The US jobs market had a robust September.
The number of job vacancies in the US edged up to 5.5m from 5.4 in August, according to Jobs Openings and Labour Turnover report publishhed by the Bureau of Labor Statistics today.
The reports showed that the total number of hires was 5m, also little changed from August.
The number a quits, which is used as a gauge of worker confidence, came in at 2.7m, unchanged from August. The quits rate has held between 2.7m and 2.8m for the last 13 months after steadily edging upward since the end of the recession.
The data paints a picture of a labour market in fine fettle. Figures published last week showed that the US unemployment rate had fallen to a seven-year low.
The number of job openings is up 18 per cent year-on-year and now close to a record high. Economists are expected pay to begin rising unless employers hire more people who left the labour market during the recession.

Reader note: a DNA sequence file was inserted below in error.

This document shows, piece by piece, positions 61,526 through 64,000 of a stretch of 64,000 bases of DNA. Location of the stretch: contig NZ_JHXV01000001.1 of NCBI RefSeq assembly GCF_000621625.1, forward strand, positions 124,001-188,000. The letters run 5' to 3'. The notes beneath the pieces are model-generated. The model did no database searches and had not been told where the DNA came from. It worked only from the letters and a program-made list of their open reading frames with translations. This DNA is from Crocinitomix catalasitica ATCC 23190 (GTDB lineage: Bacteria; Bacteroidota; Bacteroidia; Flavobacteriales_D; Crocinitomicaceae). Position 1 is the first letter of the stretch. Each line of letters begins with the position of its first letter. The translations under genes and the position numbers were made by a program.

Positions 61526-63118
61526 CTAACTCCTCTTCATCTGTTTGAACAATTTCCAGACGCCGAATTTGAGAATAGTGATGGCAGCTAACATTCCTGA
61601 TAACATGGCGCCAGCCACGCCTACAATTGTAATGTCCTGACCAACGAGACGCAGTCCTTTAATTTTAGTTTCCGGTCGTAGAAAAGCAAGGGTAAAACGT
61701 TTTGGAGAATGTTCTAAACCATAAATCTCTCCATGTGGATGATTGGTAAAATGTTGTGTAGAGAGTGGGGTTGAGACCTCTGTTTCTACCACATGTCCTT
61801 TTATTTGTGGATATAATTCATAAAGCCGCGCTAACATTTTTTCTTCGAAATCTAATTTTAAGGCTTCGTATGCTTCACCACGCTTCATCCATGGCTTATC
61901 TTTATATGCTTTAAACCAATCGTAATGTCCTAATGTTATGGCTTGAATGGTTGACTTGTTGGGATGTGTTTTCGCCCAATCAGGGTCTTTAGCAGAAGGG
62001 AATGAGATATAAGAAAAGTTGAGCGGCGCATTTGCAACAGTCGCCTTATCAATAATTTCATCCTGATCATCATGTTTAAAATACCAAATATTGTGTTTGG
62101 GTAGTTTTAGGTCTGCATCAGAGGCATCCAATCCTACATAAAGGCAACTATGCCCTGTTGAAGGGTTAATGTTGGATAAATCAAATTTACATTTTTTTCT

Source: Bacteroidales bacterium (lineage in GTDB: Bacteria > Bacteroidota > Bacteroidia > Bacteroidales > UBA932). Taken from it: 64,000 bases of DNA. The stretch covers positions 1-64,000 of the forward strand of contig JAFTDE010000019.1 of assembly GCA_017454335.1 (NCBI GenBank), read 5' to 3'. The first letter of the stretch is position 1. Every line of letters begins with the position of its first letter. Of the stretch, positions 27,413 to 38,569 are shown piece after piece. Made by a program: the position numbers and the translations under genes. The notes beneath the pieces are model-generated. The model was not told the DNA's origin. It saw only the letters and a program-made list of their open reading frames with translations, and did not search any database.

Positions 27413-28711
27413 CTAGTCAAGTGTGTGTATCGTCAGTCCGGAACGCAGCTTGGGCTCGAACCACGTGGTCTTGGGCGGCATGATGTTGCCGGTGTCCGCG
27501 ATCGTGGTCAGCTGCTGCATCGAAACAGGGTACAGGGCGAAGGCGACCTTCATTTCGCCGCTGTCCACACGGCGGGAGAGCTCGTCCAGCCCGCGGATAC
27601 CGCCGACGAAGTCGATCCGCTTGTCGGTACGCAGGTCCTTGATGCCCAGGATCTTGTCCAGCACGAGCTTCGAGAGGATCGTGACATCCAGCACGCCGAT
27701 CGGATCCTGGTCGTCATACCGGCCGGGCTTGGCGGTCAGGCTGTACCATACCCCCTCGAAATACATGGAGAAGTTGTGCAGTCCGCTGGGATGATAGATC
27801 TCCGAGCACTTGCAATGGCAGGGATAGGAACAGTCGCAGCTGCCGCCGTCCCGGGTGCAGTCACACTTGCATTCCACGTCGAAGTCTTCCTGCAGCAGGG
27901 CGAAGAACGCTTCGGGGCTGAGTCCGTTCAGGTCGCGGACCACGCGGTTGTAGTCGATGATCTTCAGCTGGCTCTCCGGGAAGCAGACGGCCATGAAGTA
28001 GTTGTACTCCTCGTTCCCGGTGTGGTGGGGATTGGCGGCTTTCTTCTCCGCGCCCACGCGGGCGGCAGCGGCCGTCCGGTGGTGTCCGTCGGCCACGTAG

"Whether employers can continue to be so picky as the unemployment rate drops to very low levels is an open question, but if they do it's hard to see how rising net demand for labor can't be followed by accelerating wages," said Ian Shepherdson, chief economist at Pantheon Macroeconomics.
The US participation rate – the percentage of the population over the age of 16 that is in the labour force – is 62.4 per cent, below pre-recession levels of 66 per cent. It shows a number of people who lost their jobs during the recession have yet to return to the jobs market.